Myerson clarified that Windows 10 users will still get free updates and support for the lifetime of the OS, exactly like past versions of Windows (like XP and Windows 7’s Service Packs, for example). There’s no subscription model for updates or support or continuing to use the OS. Myerson’s reference to Windows “as a service” simply meant that Microsoft plans to update the OS with smaller, more regular updates rather than the big, chunky updates of past Service Packs.
A year after Windows 10 is first available, it will no longer be a free upgrade for Windows 7 and 8 users. Microsoft will then sell Windows 10 the same way it has sold past versions of Windows. MS hasn’t set a specific price yet, but Myerson said the price will likely be comparable to past versions of Windows. Windows 8 costs $120 on Amazon, for instance.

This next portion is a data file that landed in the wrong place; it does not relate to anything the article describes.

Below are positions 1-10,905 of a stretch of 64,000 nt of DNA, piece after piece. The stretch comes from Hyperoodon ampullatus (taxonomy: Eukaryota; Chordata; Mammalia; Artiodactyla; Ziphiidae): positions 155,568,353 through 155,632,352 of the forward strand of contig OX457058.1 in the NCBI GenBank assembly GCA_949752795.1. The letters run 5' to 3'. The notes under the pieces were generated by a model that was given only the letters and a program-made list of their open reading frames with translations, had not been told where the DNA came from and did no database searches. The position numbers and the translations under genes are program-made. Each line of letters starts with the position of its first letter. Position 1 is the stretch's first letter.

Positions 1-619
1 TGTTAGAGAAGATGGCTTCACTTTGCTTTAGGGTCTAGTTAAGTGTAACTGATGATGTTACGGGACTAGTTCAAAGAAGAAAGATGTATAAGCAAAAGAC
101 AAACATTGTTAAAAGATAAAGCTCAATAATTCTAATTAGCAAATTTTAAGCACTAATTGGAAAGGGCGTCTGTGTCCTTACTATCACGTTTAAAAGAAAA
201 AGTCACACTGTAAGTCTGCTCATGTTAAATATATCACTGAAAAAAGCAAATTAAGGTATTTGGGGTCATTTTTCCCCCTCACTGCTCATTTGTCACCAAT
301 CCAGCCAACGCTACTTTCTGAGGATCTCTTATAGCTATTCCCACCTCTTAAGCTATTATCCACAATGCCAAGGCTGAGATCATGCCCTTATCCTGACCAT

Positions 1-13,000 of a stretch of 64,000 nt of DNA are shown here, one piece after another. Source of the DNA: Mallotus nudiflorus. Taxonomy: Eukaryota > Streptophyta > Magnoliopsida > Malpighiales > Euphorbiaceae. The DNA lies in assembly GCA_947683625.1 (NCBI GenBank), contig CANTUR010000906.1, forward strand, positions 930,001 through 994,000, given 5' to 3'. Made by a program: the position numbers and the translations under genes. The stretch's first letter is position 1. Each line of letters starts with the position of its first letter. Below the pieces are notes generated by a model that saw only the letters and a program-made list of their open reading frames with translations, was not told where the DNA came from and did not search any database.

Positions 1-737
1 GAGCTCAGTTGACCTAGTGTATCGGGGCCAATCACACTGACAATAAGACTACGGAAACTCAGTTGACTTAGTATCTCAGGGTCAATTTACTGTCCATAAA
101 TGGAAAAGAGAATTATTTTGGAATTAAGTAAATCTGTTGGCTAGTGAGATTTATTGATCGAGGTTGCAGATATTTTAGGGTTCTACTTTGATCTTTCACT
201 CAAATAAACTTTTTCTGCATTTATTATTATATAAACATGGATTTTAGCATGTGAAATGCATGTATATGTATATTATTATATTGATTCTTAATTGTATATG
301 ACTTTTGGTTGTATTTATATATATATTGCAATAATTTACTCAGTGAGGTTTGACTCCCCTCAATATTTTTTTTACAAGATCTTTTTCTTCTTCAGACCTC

Update: It seems there’s still confusion. It is very clear from this post that for the first year it’s available, you can upgrade to Windows 10 for free if you have Windows 7 or 8. You will not pay for it. After that year is up, nothing will happen to your Windows 10 license. If you do not upgrade within that year, however, you will have to pay for an upgrade. The offer expires after a year, not the upgrade.